The court's order to re-tally some votes partially validates Odinga's fraud claims, prolonging political uncertainty. Although Kenyatta narrowly edged over the 50% victory threshold, the re-counted votes are unlikely to be enough to change the electoral outcome. A presidential candidate must obtain 50% plus one of the total vote to win the election. However, if significant errors are found, the credibility of the national tallying exercise will be called into question.

Nevertheless, we expect Kenyatta's position to be upheld. Should the court rule the results invalid, a new presidential election must occur within 60 days. However, observers deemed the elections largely free and fair, and any re-count is likely to continue to reflect Kenyatta's lead. Likewise, if CORD's petition is upheld, a straight run-off between Odinga and Kenyatta is more likely than fresh elections, and would be likely to result in another Kenyatta victory.

Kenyatta's lawyers on 26 March said that they had not been given sufficient time to study petition evidence. As such, the 30 March ruling is increasingly likely to be delayed, prolonging tensions and possibilities for associated unrest between Kenyatta and Odinga supporters. Moreover, as the national government is effectively stalled awaiting the Supreme Court judgment, tensions are rising at lower levels of Kenya's new devolved administration, increasing the likelihood of localised protests.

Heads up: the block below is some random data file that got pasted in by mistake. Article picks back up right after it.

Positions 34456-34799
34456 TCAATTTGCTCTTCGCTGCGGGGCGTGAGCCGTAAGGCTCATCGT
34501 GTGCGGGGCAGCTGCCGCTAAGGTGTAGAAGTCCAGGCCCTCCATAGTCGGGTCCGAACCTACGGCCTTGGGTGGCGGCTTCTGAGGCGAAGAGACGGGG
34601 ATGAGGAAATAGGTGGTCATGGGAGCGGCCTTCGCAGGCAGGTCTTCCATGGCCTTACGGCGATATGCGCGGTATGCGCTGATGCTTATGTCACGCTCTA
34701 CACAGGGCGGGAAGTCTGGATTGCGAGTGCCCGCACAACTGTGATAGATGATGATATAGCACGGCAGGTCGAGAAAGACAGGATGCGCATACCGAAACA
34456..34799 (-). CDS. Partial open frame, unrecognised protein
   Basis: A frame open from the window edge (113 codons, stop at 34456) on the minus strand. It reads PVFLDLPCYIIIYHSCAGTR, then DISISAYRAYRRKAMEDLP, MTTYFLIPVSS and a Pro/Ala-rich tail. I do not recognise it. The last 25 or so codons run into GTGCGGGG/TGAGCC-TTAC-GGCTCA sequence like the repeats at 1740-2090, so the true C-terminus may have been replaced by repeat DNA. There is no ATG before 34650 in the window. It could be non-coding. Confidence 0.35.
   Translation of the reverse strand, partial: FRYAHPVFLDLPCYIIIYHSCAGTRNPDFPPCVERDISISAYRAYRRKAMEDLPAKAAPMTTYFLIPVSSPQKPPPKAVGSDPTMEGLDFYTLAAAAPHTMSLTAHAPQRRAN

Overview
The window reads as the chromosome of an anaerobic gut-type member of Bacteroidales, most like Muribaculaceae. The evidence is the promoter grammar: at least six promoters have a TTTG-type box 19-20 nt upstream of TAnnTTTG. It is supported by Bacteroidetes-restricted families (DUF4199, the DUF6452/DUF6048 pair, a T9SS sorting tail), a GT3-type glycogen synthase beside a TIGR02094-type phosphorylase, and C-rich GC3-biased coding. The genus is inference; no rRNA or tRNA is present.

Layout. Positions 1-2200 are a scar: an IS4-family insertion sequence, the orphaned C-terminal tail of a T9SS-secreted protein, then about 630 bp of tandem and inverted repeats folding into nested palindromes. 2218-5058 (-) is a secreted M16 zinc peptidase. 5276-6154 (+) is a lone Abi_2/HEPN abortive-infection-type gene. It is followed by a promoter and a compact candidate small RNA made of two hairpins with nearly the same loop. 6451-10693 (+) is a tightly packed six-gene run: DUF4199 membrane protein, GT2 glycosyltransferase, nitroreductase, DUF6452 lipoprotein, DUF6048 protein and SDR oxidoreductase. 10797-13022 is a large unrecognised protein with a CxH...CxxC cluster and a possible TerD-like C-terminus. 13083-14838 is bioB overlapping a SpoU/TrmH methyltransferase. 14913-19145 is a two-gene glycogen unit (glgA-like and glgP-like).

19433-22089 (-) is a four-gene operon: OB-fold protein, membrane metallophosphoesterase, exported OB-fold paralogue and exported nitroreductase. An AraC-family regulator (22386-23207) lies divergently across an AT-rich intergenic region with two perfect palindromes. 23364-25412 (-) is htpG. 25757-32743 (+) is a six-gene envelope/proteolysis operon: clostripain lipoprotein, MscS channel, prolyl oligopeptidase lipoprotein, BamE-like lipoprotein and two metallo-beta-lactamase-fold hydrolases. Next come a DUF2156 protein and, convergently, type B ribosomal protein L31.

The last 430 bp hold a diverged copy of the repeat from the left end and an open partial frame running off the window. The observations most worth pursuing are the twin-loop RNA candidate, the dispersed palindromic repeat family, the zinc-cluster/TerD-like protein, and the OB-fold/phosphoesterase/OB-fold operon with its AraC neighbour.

Small-scale protests are likely in the vicinity of the Supreme Court in central Nairobi from 30 March. The US on 26 March issued a warned that the ruling could elicit protests. Unrest by Odinga supporters is now more likely if he loses his appeal, while Kenyatta supporters are likely to demonstrate if the court calls for a run-off. However, any protests are unlikely to escalate significantly, and both politicians will appeal for calm.



Odinga claims that his votes were reduced in some constituencies while Kenyatta's were inflated. Kenyatta won by 830,000 votes, or 50.07% against Odinga's 43.31%. Kenyatta cannot officially be sworn in until the Supreme Court rules on Odinga's petition.

The Supreme Court has also ordered the electoral commission (IEBC) to provide the voter registration lists it used when conducting the initial voting tallies. The electronic system it initially used to count votes broke down during the process, causing delays. The recount is intended to determine whether the number of votes cast exceeded the number of registered voters, as claimed by CORD.






March 29, 2013
Hi Sonja!! how is everything going there? I can read of your message that things are not so good as they should be. Hope everything goes well and you can tell us more adventures. kisses
April 3, 2013
Hallo Sonja,
ich bin froh, dass du sicher in Tansania bist. Ich hoffe, du kannst die Zeit mit Angela und Siggi genießen und dass sich die Situation bald zum Guten für dich klärt.
Pass auf dich auf.
Liebe Grüße
April 18, 2013
Liebe Sonja !
Das waren ja wieder viele neue Infos. Es scheint ja noch ziemlich unklar zu sein, wann es ratsam ist, wieder zurückzureisen. Aber so lernst Du gleich zwei afrikanische Länder näher kennen, und die scheinen ja recht unterschiedlich zu sein.
Wir wünschen Dir noch viele gute Erfahrungen
Alles Liebe von Cornelia & Co
Fuzzy Travel · Next »
Create blog · Login